Specifically, I wanted to see if AMD could rotate over $149.02. Not only is that the previous day’s high, but it’s also the previous week’s high.
In other words, clearing this level gave bulls a daily- and weekly-up trigger. Adding to its significance, the highs from the prior two weeks before last week were $147.04 and $147.93, respectively.
Bears will say chipmaker AMD's stock has been struggling, while bulls will argue that the stock move is healthy consolidation. Given the trend, I’d have to say I’m in the latter group.
Amid the recent dip, Jim Cramer -- founder of TheStreet and CNBC commentator -- reminded investors that data centers, and specifically AMD and Nvidia chips, are pockets of strength. That's evident today.
Trading AMD Stock
AMD climbed 1.6% on Friday. It closed above the 10-day and 21-day moving averages for the first time since Nov. 30.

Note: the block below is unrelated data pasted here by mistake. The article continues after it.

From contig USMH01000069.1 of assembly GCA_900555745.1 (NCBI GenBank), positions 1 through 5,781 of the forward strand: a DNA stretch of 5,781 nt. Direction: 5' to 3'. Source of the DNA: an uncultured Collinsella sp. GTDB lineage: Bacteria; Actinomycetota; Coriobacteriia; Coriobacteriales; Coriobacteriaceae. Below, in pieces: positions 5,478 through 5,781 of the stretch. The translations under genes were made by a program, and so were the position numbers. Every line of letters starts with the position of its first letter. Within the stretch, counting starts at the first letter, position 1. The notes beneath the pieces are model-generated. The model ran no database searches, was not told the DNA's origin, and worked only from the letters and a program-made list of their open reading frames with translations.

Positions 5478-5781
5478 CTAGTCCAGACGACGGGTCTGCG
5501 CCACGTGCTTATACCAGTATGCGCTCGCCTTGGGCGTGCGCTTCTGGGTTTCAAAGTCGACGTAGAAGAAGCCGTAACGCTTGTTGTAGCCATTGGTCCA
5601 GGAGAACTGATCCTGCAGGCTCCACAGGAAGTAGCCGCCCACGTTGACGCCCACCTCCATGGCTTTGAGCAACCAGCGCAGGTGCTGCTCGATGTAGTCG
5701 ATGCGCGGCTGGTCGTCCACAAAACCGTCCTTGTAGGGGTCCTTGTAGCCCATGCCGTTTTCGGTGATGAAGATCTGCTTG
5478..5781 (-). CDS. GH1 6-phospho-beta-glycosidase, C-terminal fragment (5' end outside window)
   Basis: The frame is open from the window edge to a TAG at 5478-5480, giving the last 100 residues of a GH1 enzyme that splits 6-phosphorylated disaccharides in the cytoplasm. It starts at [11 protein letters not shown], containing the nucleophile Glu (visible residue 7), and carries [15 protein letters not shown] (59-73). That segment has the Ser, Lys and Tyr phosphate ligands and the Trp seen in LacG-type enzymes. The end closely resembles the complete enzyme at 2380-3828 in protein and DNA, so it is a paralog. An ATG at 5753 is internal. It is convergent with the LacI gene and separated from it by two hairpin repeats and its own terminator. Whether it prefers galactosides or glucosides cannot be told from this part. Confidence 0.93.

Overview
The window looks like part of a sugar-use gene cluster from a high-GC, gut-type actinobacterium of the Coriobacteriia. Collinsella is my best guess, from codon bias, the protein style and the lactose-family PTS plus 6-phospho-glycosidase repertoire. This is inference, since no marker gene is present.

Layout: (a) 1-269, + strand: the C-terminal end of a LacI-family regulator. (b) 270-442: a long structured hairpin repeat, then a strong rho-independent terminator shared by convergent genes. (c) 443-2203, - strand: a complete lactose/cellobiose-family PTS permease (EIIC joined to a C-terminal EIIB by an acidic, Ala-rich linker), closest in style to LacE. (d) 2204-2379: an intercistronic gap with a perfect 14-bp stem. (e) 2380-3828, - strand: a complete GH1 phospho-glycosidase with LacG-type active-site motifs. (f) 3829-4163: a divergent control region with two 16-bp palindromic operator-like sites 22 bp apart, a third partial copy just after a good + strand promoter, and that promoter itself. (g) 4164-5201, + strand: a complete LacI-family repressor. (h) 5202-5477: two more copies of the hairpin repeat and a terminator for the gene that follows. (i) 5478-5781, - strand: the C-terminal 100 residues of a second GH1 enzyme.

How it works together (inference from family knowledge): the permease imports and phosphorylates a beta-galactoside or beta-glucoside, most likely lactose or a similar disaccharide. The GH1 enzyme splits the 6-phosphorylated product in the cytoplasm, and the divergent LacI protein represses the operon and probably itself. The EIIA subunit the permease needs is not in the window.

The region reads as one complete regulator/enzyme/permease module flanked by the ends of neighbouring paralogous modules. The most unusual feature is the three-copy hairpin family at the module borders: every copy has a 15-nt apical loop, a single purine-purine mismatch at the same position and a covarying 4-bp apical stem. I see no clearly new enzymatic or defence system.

That’s pretty striking for a stock that has, largely speaking, traded quite well on the long side.
After running from roughly $100 in early October to an all-time high north of $160 in late November, AMD stock desperately needed some consolidation.
Now we’ve had it, and now we have some upside rotation to work with, too.
On the chart above, I put an arrow above the last three weekly highs, emphasizing the importance of the $147 area.
Combined with the finish last week above the 10-day and 21-day moving averages, Monday’s rotation served as a powerful spark to AMD stock, allowing it to quickly rotate over $150.
Now, I know new all-time highs by year-end sounds like a stretch — and it won't be easy — but all we need from here is a 7% rally. And the shares are up 5% so far today, so it’s clearly in the realm of possibility.
Even if it doesn’t come to fruition, we could see AMD stock hit new highs early next year.
Above $164.50 and the bulls may start to look at the upside extension area near $185, where the stock finds its 161.8% extension.
On the downside, let’s see if AMD can hold the 10-day moving average and $147 to $149 area as support.